Any thing that involved more than a few seconds of running…so not my thing.

    Keep up the good running for those of us not at all runners!

  7. Love this! I definitely could relate (you’ll understand if you read my “Let’s Play” post a few days ago). I played in the orchestra as my “sport”! I’m impressed that you pushed yourself beyond your comfort zone. Now I do yoga and t’ai chi and feel pretty proud of myself!

    1. I really enjoyed your post, I had never heard of the spud game before. I’d be good at the catching part, not so hot at the running. I could trip over a blade of grass. And you should be proud of yourself, I’ve always wanted to try t’ai chi. Yet another thing to add to my list!

  8. I always hated gym. HATED it. I liked volleyball and basketball and that was about it.

    There is something to be said for running though when it is on your time and at your own free will (and not because there is some psycho phys ed teacher with a death wish on your head).

    I love running! I can’t say I am good at it or that I go huge distances but it helps me meditate and it gets me out of the house and away from everything (ie my 3 crazy kids!).

    Which reminds me, I need to get back into it now that winter is finally over!

    ~L. 😀

    1. You said it, Laila…I love that peaceful feeling I get when I hit my stride. Get in that “zone”. It’s just me, my breath and the trees. It is a form of meditation, so peaceful. I have to laugh because Jim suggests I put Julia in a jogger stroller and I tell him, uh, no thanks…how about you watch her and I go run by myself. 😉

  9. Good for you! I hate running- love ice skating. If I could ice skate all over the place, I’d be in great shape. I like walking, but not in the rain; and it’s rained 29 out of 30 days since last September. Maybe I should move to the southwest.

    1. Ah, ice skating! I know this is hard to believe coming from a klutz, but we used to ice skate down at a pond when I was a kid and I was quite good at it. That and roller skating. Haven’t done either in a long time.

      We’ve had rain here every single day for 2 weeks so when the sun finally came out recently, it was heaven. It reminded me of living in Olympia when I was in college. One winter I swear it rained there nonstop for over two months. But all that rain made everything so lush and green. I really miss the Northwest.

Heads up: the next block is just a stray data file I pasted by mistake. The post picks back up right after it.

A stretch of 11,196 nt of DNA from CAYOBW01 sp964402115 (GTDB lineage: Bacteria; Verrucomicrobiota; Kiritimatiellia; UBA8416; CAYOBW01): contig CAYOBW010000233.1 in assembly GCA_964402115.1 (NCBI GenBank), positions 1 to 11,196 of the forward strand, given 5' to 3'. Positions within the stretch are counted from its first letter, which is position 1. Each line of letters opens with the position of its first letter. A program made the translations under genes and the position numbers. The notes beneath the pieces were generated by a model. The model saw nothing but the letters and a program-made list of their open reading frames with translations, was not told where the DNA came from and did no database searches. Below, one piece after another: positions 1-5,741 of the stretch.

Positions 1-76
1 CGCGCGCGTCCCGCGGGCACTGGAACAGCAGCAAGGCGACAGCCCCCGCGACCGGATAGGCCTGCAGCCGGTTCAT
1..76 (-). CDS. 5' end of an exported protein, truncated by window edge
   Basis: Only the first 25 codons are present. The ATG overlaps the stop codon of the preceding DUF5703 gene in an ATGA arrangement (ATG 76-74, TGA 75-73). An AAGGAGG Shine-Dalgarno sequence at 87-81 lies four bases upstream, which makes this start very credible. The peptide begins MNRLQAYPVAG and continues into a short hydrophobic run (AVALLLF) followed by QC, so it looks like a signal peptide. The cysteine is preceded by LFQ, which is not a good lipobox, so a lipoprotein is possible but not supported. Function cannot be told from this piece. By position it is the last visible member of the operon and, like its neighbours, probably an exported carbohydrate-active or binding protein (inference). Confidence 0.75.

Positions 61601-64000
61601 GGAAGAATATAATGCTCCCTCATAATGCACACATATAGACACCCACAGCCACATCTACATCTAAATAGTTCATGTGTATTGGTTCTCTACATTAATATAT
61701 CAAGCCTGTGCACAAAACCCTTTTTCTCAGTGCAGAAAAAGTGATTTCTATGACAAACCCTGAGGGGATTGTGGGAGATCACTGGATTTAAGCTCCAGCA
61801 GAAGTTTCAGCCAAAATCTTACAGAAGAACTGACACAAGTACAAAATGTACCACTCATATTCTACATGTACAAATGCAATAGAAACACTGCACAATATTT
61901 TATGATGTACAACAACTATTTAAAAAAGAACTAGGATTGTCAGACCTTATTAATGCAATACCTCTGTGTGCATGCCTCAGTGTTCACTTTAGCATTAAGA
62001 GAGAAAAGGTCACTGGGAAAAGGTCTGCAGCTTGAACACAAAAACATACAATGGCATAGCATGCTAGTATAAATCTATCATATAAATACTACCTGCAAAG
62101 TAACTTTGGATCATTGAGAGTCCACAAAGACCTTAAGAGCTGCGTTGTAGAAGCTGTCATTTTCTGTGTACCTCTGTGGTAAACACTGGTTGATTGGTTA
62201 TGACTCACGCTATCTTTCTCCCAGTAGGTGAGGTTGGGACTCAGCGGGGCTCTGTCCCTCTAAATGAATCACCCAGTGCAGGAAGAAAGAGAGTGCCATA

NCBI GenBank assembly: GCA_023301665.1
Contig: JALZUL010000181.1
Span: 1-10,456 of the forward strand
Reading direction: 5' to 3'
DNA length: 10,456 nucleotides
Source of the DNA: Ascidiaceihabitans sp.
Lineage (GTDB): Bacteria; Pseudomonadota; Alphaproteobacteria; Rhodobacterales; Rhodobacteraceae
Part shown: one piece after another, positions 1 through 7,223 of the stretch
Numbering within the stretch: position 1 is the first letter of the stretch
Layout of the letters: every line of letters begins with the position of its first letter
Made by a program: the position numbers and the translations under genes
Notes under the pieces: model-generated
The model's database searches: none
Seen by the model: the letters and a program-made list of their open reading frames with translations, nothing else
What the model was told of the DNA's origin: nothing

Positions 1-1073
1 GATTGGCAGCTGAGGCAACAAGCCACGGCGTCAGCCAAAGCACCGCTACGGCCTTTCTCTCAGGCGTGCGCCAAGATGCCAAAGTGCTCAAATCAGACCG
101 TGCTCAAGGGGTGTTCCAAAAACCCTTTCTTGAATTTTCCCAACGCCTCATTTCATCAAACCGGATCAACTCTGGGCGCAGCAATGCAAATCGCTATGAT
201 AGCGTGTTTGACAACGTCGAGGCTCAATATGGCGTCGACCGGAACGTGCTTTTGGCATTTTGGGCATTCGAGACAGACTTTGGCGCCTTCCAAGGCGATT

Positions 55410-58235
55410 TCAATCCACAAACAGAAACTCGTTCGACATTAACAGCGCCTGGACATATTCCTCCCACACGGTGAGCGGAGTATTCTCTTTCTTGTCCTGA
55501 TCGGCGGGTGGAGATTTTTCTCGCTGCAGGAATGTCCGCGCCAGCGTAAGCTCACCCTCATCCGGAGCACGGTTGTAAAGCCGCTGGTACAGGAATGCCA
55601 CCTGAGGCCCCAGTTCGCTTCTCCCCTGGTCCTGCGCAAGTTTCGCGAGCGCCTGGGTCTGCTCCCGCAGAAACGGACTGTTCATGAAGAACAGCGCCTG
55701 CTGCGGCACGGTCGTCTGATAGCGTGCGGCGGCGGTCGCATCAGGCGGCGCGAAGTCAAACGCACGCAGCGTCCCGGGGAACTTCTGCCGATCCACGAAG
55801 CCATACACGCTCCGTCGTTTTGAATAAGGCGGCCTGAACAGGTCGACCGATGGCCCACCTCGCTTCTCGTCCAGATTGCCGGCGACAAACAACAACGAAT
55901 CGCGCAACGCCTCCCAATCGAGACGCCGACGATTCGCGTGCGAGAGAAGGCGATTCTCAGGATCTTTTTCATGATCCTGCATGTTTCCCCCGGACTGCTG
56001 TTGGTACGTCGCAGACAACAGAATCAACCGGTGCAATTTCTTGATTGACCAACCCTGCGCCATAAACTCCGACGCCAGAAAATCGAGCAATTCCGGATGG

10. Obviously, what was true in 1983 is not true today. Congratulations, Darla. But when did your husband start running?

    My favorite sentence:

    “…panting so hard my pigtails were coming undone.”

    1. Thanks, Charles. That’s funny, that is the one sentence that just flew out of my mind without my thinking about it.

      My husband has been running off and on for years. He’s the type who can just jump right back into things. He’ll do nothing for months, then suddenly start running and get up to 4 miles a day no problem. Must be nice!

  11. “So I continue to slog.” I love it. Part of me is sad you’ve joined ‘that’ group. (smile) But, the selfless part of me is proud of you. Good for you for getting out and giving the sport another try. Congrats on the 3K. For my 25th birthday, I rain The Peachtree Road Race, a 10K run every 4th of July in Atlanta. I plan on running it again… maybe next year. Too late to run this year.

    Well done, Darla! ~ Lenore

  12. Hi,
    I’m also not a runner more the “power walk” type, even when I was younger I was the one that was last or close to it. I love your enthusiasm, and good luck with the big 5k, I’m sure you will both do well.

  13. Priya

    All the very best! I have no doubt though that 5k will not be long in coming. If you began jogging the way you did, 5k is just a slightly longer run, Darla.